Chobe National Park
Chobe Travel Blog› entry 88 of 98 › view all entries
Driving north into Chobe National Park the next morning we had more water crossings which we walked before driving over. Found a French couple with a child and guide on the road walking towards us. They drowned there Nissan 4x4 when the guide told them to drive straight through the middle of a river crossing, we had to cross the same river. We got them all into the Land Rover and drove towards it. We walked it and we (with Matt) decided on a route hard to the right side beside some fallen trees that only brought the water up to door level with a sharp decline down to the left, but the air intake was on the right side if the Landy did begin to slip sideways down in.
On the other side we found the drowned 4x4 which someone had pulled out for them. We offered to help but told them I wasn’t sure what I could do but I would have a go. With the different tools between us we set to work. Air filter was sodden so off with that completely. Could see water looking down into in the carburetor but could not reach into the awkward placed to remove drain plug, removing the carb completely could easily lead to other problems and I had difficulty trying to remove it in the first place.
Then came my disclaimer to the French driver, all the time I was explaining what I was doing and the logic behind it, but this was not my car or I wasn’t a qualified mechanic, it had to be his choice to turn the key as he had rented this car, so he was responsible for it during his 3weeks holiday with many km’s to go. With fingers crossed he turned the key and after a few short turns of the engine she started to take and then burst into life! The engine didn’t sound too bad. Not sure who was more pleased, the French family who could continue their trip in Africa or their local guide who hugged me hoping that he still had a job and a good tip at the end! With a fresh dry tea cloth tripled layered to make an improvised air filter to help keep dust out everyone was very happy.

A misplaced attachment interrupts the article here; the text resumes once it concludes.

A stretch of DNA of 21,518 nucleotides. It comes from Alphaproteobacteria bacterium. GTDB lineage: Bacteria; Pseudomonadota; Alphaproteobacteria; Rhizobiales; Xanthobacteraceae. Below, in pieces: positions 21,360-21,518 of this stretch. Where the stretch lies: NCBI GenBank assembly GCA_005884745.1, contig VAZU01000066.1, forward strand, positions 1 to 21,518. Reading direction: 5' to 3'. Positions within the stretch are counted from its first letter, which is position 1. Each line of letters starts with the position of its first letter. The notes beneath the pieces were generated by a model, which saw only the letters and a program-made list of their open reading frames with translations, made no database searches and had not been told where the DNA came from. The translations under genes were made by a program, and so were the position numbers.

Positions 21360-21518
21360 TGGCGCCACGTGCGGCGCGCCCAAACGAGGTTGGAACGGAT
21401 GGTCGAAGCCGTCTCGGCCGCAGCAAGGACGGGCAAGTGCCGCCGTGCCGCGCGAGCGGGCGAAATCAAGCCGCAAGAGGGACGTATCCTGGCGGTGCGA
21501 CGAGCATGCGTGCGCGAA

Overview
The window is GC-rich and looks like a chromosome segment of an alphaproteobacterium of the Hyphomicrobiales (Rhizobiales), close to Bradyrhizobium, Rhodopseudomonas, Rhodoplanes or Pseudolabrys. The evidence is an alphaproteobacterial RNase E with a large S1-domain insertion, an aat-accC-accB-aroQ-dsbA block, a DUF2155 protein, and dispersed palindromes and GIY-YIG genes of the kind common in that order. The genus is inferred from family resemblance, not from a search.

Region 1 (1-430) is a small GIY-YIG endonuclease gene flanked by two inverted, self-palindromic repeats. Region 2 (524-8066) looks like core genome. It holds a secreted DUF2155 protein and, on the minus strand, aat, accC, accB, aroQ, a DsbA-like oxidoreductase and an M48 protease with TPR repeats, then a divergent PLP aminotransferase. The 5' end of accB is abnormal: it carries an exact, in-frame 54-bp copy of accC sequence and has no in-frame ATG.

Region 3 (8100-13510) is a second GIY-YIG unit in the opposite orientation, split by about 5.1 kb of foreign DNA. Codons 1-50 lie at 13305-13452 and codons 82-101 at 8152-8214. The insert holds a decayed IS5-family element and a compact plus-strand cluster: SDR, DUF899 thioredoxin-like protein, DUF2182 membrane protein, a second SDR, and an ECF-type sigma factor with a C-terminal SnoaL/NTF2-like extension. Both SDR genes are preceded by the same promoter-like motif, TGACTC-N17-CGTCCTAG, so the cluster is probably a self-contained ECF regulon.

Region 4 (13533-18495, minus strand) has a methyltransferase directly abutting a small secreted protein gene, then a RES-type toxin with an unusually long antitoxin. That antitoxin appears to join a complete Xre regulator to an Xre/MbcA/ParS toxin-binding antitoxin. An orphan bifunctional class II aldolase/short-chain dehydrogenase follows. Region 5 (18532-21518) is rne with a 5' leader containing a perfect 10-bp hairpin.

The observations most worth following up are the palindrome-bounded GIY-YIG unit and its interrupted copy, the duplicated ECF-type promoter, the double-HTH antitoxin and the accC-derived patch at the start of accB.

We continued in convoy with the Nissan sitting far back out of the dust. Another 30kms later we saw elephants coming to a water hole, just the picture Paulina had seen in one of the magazines we had bought about Chobe National Park, so the smile returned to her face.
We pulled just off the sandy track to watch them drinking and spraying muddy water over their backs. It was a large heard, old and young elephants, adolescent bulls and clumsy babies. The French family got out for a better view hiding behind a bush and Paulina stood on the bonnet of the Landy. After a while I got out and stood on the roof rack to take some photos and videos.
The track further on was deep soft sand and I kept the speed up, low tyre pressure, diff-lock on, traction control coming on from time-to-time and we bounced along feeling the speed slow in the deeper sections, but we kept our momentum up not wanting to get stuck. Paulina was holding on with both hands but still continued to bounce off her seat. I asked her to make a video and they result was shaky amazing videos about an unique experience for both of us.
At that night’s camping site again we were with a smile after a HUGE elephant came through! He just passed 10 meters from us for going across the river while we follow his steps during some seconds. The French family stayed beside us that night as they lost too much time to make their booked camping site further north.